One aspect of ESG that has come under the spotlight has been its ratings system, with many funds and investments sold under the banner of responsible investing despite having bought into a regime now accused of war crimes. It’s only right to question the ratings, which are supposed to examine factors like democracy and human rights, given such glaring misjudgments. According to a Bloomberg news report, the MSCI rated Russia BBB until the invasion before cutting the government grade to B, and then to CCC. This should be a wake-up call to raters, and the investors who rely on them, when it comes to assessing state-owned entities.
Takeaway: Pay closer attention to your portfolio’s ESG alignment. Does it match your sustainable goals and ambitions?
Investment leadership change?
It could be argued this latest crisis has been a litmus test for new investment leadership. Traditionally, when markets are rocked by geopolitical events, the U.S. dollar surges and government bonds rally, and investors lean on these traditional hedges.
But now, as many investors move away from relying on the likes of the NASDAQ and tech giants to more commodity exporting countries and international value stocks, hedging a portfolio is a little trickier. Looking further afield can pay off. Rather than relying wholly on “safe” government bonds, non-traditional hedges, and durable themes, like those in Chile and Brazil outlined earlier, can come into play.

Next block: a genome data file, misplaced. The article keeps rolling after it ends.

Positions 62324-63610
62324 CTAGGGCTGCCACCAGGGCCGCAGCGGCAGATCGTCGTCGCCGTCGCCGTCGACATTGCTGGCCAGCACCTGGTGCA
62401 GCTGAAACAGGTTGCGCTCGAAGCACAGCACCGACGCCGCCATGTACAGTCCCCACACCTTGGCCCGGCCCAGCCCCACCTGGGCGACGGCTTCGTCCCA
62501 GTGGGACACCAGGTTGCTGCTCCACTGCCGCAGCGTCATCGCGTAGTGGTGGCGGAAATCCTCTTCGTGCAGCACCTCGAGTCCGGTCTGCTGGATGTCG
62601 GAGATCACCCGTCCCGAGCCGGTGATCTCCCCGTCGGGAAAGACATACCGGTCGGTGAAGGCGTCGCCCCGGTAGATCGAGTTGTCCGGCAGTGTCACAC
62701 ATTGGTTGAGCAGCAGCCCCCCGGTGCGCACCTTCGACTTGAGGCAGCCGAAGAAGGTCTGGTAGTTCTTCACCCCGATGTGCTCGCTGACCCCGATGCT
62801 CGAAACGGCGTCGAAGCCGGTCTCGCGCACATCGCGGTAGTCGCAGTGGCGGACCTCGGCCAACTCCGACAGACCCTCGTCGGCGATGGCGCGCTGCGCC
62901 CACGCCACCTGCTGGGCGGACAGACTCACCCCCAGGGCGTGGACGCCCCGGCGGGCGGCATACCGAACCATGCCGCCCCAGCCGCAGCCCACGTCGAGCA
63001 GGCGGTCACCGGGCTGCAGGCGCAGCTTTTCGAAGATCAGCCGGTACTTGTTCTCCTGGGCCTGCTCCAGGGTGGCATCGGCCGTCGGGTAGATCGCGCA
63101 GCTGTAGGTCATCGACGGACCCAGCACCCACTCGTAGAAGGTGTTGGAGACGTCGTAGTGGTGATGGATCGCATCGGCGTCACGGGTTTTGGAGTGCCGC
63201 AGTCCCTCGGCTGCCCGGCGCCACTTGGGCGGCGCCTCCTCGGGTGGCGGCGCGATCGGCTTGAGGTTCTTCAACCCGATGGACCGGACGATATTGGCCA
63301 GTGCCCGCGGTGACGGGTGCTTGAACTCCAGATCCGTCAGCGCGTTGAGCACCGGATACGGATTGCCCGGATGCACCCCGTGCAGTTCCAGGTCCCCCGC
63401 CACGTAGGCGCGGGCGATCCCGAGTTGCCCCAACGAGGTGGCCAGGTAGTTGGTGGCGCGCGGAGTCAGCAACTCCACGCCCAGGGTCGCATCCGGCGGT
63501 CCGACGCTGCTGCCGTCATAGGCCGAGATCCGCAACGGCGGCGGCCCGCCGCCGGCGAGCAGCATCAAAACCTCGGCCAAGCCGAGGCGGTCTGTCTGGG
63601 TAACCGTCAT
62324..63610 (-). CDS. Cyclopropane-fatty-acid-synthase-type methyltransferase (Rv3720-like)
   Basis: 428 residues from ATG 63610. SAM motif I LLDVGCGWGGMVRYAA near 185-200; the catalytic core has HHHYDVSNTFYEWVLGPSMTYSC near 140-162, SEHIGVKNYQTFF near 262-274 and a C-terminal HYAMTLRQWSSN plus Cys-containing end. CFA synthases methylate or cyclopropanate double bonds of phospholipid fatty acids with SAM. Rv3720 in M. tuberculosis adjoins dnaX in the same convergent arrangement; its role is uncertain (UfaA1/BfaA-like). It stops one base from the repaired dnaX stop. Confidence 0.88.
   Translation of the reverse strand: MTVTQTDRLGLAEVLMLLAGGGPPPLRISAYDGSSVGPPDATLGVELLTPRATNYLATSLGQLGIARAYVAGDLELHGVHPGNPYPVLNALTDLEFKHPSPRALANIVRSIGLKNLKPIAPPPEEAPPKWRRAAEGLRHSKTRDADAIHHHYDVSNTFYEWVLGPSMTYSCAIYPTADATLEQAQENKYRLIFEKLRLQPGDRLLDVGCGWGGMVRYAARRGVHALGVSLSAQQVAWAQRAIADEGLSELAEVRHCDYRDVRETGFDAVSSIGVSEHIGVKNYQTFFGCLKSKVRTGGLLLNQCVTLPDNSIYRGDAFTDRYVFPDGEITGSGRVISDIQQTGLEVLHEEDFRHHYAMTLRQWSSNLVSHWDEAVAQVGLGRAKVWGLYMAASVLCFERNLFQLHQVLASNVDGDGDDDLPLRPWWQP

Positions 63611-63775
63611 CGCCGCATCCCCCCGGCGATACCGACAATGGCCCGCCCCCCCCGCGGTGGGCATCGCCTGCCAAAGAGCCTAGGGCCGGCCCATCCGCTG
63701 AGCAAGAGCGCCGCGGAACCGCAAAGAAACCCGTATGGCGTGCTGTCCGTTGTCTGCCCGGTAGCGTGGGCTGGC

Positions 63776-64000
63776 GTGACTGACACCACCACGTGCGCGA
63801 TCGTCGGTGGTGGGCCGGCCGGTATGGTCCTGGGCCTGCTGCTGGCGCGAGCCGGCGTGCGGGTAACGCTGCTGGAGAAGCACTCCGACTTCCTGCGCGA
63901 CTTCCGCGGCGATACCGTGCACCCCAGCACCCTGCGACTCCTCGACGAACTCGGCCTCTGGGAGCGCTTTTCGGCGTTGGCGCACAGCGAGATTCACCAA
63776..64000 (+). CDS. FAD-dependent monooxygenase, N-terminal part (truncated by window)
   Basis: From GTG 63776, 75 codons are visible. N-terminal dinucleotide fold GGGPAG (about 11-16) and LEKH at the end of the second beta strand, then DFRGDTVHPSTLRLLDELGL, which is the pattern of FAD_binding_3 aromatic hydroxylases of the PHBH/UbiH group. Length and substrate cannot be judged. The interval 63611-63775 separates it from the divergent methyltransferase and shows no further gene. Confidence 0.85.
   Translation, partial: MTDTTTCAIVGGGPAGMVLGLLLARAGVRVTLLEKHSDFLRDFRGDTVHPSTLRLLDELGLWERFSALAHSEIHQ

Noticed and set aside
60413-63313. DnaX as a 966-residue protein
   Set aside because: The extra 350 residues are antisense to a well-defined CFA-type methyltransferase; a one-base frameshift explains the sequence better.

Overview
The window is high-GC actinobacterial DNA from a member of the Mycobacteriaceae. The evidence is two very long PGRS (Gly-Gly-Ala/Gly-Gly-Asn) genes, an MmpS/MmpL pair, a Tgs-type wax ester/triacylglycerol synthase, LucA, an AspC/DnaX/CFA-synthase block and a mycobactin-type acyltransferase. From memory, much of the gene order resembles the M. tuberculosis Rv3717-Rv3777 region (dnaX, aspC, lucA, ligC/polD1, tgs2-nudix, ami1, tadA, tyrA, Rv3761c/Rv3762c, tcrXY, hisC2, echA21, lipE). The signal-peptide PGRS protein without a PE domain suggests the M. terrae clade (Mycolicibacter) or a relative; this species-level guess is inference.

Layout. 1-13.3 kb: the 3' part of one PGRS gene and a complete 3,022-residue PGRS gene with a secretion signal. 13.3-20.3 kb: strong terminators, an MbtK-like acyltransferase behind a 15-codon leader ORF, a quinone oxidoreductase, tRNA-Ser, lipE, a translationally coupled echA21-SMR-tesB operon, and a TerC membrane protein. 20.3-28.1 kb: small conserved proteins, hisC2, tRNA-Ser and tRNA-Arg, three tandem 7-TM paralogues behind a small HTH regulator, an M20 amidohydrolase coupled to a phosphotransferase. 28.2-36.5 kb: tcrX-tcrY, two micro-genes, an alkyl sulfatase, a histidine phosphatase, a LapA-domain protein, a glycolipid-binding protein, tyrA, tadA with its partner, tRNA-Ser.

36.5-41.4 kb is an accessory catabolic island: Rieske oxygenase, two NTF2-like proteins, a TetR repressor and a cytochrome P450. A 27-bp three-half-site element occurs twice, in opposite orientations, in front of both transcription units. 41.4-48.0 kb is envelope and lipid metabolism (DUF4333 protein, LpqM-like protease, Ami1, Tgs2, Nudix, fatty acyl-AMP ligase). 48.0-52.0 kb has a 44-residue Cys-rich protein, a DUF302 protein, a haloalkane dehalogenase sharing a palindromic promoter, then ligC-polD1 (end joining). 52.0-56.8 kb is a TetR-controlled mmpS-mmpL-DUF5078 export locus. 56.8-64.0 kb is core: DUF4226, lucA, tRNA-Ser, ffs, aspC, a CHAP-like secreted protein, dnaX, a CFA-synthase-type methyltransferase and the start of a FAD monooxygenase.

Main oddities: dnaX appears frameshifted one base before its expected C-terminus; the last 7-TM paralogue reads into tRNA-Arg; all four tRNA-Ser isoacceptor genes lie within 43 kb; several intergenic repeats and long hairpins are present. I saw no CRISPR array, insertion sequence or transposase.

The markets are now likely to have significantly priced in the risks of the Russian sanctions but there remains a degree of panic, which can lead to some indiscriminate selling. Don’t throw out the baby with the bathwater when it comes to portfolio allocation; there is still merit in some bonds, for example. However, there is also a rate-hiking cycle, inflation, and slowing growth in the West, so open your investment eyes to non-traditional hedges.
It stands to reason that if one economy is supressed, something else is going to spring up somewhere else. While many are basking in the TSX’s performance, global diversification has benefits. It’s not just oil that’s constrained in Russia, it’s the likes of wheat, copper, and nickel. Taking a broad-based approach can help avoid making emotionally charged investment mistakes.
Takeaway: Don’t be constrained by the way it’s always been done. Recognize the changing world and the opportunity to look at non-traditional investment hedges against the Ukraine invasion.